Schizophrenia is a psychiatric disorder that causes great suffering and debilitation worldwide. We have a multitude of medications that are effective for psychosis. However, these have not been successful in treating the negative and cognitive symptom domains of schizophrenia. These symptoms are responsible for the larger part of functional impairments that result from schizophrenia. In addition, there are many patients for whom no significant improvement is achieved even in the positive symptom domain. Hence, other treatment modalities have been explored to help these patients. Electroconvulsive therapy and transcranial magnetic stimulation are two of the most promising adjunct treatment methods for medication-resistant schizophrenia. Electroconvulsive therapy is the gold standard treatment for catatonias whether associated with schizophrenia, mood disorders, or other non-psychiatric disorders. Although not effective for negative symptoms, electroconvulsive therapy provides substantial augmentation to antipsychotic medications in improving positive symptoms and overall severity. Electroconvulsive therapy should be considered more often in patients with inadequate response to antipsychotic medications even when they do not have prominent affective symptoms. Transcranial magnetic stimulation has emerged as a promising useful therapeutic tool in targeting medication-resistant auditory hallucinations and negative symptoms. Transcranial magnetic stimulation has proven to be very safe and well-tolerated by the patients in spite of its labor intensiveness. The incorporation of transcranial magnetic stimulation to routine clinical use awaits further studies to substantiate its efficacy and to optimize and customize treatment parameters to individual patients and their symptom patterns. Moreover, combining transcranial magnetic stimulation with electroconvulsive therapy to synergize their likely different mechanisms of action is another exciting possibility.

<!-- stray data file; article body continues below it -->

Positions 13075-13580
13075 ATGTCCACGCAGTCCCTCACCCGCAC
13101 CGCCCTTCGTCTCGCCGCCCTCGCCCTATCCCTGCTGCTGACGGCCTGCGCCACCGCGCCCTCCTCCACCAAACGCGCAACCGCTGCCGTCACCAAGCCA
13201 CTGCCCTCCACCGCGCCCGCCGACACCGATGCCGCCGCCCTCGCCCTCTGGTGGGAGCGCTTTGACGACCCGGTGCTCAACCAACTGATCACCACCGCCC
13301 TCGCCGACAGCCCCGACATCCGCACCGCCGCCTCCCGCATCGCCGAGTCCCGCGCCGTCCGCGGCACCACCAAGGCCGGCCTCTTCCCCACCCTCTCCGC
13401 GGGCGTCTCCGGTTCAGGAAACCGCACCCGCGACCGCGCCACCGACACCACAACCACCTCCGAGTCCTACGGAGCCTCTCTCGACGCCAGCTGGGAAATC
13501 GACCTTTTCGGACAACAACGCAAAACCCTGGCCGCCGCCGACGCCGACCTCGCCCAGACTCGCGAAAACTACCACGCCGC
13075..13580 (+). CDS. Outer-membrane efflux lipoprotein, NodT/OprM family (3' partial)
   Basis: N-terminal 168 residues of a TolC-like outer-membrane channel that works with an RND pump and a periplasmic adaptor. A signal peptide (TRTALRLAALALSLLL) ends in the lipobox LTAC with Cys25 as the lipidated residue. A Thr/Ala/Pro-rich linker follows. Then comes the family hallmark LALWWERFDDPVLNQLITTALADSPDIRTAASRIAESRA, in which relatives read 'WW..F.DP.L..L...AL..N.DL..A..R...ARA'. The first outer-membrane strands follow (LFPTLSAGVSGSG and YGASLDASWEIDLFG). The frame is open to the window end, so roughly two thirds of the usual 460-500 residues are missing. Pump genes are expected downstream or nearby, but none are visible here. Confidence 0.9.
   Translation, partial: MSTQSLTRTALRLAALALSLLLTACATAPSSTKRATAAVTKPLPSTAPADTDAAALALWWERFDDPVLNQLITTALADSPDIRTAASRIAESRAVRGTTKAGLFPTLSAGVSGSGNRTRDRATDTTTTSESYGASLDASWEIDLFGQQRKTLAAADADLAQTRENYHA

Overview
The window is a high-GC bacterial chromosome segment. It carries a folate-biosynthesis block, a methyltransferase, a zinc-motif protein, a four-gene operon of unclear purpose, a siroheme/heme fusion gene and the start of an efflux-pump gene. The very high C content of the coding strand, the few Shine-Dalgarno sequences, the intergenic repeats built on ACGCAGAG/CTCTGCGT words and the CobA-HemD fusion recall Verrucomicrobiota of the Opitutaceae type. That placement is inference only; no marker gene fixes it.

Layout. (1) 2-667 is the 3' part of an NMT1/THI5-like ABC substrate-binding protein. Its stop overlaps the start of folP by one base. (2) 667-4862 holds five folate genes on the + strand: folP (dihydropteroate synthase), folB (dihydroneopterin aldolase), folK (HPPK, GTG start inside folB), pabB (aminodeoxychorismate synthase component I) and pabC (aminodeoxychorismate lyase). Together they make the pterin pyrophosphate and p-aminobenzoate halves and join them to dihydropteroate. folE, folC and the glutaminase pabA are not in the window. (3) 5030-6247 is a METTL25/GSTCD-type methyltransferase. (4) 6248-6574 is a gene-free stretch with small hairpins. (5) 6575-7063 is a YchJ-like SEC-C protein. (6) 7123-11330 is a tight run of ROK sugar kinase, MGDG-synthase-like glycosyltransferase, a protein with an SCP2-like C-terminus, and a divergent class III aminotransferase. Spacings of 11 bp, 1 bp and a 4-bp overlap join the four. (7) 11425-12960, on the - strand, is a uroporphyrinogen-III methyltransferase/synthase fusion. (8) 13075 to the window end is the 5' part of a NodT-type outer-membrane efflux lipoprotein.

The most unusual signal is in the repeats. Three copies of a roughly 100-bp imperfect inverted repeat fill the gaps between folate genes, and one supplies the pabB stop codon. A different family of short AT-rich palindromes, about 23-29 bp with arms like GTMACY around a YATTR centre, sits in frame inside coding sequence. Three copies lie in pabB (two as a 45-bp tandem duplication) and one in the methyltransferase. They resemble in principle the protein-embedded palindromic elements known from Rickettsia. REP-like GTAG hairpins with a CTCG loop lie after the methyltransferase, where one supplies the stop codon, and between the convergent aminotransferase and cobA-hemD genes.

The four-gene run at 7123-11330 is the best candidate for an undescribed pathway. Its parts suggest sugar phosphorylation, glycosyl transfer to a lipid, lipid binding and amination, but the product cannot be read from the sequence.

- Electroconvulsive therapy
- Transcranial magnetic stimulation
ASJC Scopus subject areas
- Psychiatry and Mental health
- Clinical Psychology